Protesters in Sri Lankan capital Colombo Protesters in Sri Lankan capital Colombo  (AFP or licensors)

ACN provides 465,000 € support to Church in Sri Lanka

With Sri Lanka’s priests and religious struggling to survive, Catholic charity Aid to the Church in Need is offering a vital lifeline so that they can continue their essential ministry during the country’s state of emergency.

By Lisa Zengarini

As Sri Lankans await a new president this week, following the ousting of Gotabaya Rajapaksa on July 15 amid economic meltdown and protests, Aid to the Church in Need (ACN) has announced it is providing 465,000 Euros in vital support for priests and religious in the island nation so that they can continue their essential ministry during the crisis. The Catholic charity, which supports Christians in need across the world has already helped Sri Lankan dioceses through the COVID-19 pandemic.

Supporting priests and religious 

The new package consists of Mass stipends – which provide priests with a basic income – and subsistence aid for catechists, sisters and other members of religious orders carrying out essential pastoral work in Sri Lanka.

The debt-ridden Asian country, which has plunged into an umprecedented economic and financial crisis due to gross mismanagement of the economy and widespread corruption, is facing crippling shortages of fuel, food and medicines depriving the people of basic needs and livelihoods.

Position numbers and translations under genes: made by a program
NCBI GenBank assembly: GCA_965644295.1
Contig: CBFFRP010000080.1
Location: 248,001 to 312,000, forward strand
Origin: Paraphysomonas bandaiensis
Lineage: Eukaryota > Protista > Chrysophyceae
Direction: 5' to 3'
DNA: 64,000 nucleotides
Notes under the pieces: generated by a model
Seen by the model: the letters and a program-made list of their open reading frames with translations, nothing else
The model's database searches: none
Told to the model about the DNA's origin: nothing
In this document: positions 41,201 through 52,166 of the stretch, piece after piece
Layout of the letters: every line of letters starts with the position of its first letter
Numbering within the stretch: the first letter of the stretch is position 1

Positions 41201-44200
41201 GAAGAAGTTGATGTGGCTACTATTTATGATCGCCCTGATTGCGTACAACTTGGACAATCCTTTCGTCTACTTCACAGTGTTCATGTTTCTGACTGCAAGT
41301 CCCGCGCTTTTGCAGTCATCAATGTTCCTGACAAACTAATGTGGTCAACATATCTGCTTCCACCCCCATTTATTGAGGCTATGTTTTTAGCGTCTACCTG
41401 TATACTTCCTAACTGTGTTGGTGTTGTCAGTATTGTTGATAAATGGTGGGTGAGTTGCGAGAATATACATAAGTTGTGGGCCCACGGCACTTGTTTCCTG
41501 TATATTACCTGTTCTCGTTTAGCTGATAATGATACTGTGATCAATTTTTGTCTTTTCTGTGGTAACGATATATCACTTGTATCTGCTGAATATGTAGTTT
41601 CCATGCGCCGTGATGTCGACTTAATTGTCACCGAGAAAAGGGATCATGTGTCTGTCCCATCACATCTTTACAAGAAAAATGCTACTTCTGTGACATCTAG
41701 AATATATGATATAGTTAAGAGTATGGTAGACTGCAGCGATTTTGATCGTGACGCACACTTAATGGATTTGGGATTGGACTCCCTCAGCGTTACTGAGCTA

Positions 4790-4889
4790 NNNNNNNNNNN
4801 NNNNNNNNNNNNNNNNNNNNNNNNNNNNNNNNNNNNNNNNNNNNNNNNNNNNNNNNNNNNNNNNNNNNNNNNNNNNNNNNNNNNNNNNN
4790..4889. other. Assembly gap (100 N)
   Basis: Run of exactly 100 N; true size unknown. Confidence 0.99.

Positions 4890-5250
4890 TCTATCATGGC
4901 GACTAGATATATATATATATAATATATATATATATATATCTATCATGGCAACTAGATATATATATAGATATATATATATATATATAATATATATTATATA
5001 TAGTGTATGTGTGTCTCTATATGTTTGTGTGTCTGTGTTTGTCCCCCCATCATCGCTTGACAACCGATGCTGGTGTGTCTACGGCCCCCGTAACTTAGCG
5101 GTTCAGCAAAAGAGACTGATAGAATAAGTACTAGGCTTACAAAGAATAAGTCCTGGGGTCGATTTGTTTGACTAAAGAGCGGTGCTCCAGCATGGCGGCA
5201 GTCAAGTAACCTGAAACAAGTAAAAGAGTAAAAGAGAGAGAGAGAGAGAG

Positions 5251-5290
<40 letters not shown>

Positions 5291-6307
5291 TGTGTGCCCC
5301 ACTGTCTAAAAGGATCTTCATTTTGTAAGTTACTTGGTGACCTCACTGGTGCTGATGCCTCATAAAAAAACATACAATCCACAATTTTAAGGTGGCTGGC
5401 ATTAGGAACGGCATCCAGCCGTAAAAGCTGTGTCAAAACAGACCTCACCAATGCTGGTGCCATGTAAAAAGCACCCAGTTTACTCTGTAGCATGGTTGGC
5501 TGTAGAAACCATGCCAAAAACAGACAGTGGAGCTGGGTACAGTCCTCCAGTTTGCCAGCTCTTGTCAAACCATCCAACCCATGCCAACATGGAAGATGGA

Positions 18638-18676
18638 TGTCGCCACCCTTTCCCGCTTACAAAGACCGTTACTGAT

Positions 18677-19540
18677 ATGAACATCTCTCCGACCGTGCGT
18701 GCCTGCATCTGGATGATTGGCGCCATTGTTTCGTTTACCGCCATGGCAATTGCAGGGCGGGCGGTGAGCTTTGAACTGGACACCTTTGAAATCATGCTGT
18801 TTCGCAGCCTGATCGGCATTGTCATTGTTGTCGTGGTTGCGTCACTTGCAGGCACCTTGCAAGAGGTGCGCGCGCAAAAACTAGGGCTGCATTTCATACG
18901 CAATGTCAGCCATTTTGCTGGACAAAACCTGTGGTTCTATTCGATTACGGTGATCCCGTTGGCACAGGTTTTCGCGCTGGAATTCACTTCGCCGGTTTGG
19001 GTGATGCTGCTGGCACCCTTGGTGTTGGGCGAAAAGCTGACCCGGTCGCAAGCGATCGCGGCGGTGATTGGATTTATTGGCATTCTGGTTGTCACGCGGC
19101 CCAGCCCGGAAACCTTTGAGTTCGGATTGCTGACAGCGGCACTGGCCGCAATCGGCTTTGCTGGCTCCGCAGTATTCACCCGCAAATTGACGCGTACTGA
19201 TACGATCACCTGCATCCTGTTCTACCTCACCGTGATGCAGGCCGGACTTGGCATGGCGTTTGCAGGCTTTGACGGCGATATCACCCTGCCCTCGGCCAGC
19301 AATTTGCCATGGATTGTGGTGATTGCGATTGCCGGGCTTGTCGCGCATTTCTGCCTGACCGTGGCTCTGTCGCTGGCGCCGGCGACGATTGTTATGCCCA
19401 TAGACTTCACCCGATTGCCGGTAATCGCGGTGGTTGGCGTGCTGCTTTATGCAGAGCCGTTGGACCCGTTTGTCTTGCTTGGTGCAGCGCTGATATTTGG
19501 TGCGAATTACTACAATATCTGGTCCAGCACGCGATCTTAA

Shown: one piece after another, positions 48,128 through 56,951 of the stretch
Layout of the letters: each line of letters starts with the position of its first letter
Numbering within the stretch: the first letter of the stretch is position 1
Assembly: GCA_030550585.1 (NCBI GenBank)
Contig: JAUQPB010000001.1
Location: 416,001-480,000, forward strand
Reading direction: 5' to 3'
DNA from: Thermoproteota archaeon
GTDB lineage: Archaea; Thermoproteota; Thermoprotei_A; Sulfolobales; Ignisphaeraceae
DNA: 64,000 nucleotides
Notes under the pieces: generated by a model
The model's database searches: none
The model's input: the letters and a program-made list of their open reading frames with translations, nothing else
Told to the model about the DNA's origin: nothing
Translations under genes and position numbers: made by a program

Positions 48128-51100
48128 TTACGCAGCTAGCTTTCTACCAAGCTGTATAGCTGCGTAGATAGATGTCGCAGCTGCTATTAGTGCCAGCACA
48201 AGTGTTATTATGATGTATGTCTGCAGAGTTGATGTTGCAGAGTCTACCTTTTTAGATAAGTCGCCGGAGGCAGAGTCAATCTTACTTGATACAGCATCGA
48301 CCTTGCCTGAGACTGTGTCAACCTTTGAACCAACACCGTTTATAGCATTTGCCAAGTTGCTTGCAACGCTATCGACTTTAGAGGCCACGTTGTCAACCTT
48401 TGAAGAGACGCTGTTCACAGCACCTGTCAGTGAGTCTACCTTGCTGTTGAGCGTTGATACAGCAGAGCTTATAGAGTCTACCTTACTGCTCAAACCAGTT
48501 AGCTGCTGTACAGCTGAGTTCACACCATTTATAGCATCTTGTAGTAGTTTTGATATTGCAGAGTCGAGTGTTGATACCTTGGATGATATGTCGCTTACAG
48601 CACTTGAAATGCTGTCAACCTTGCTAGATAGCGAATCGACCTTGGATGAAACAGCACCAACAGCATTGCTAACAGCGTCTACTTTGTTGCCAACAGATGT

Church affected by shortages and rising prices

The crisis is also heavily affecting the local Church, as confirmed to  ACN by Bishop Valence Mendis of Kandy. The prelate told the Catholic charity, that it is struggling to cover its own costs, and finding it more and more difficult  to relieve the suffering of all those  turning to the Church for help.

“People can afford virtually nothing. Our priests and religious are badly affected by the crisis”, he said. “There are very long queues of people trying to buy fuel, gas, powdered milk, sugar, rice, medicines. Many people have lost their jobs, and prices have risen astronomically”, Bishop Mendis explained. With inflation having soared above 54 percent last month, food prices are now 80 percent higher than this time last year. According to the Srilankan central bank, inflation could further rise to 70% in the coming months.

Economic crisis and political unrest

The economic and financial difficulties in Sri Lanka began in 2019, with growing public debt, aggravated by the collapse of tourism due to the COVID-19 pandemic. The rise in food and energy prices - exacerbated in 2022 by the war in Ukraine – has further  increased the severe debt and has lead the country to nearly run out of US dollars for imports and to default on foreign loans.

Widespread discontent over the management of the crisis broke out last week-end  when hundreds of thousands of people took over government buildings in Colombo, forcing President Gotabaya Rajapaksa to flee the country and resign.

New president expected to be elected on July 20

Sri Lankans are now waiting for the Parliament to elect a new president on July 20. Meanwhile Prime Minister Ranil Wickremesinghe, who has been appointed interim president by the Sri Lankan Parliament, despite opposition from protesters, declared a state of emergency on July 17 to tackle social unrest stemming from the crisis.

On Saturday he said he would implement an urgent relief programme to provide fuel, gas and essential food items to Sri Lankans and also promised to enter dialogue with protesters on reducing government corruption.

Pope Francis praying for Sri Lanka

During the Angelus prayer on Sunday, Pope Francis expressed his closeness to the people of Sri Lanka, joining  the religious leaders of the country in calling everyone to refrain from any form of violence and to initiate a process of dialogue for the common good.

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19 July 2022, 14:50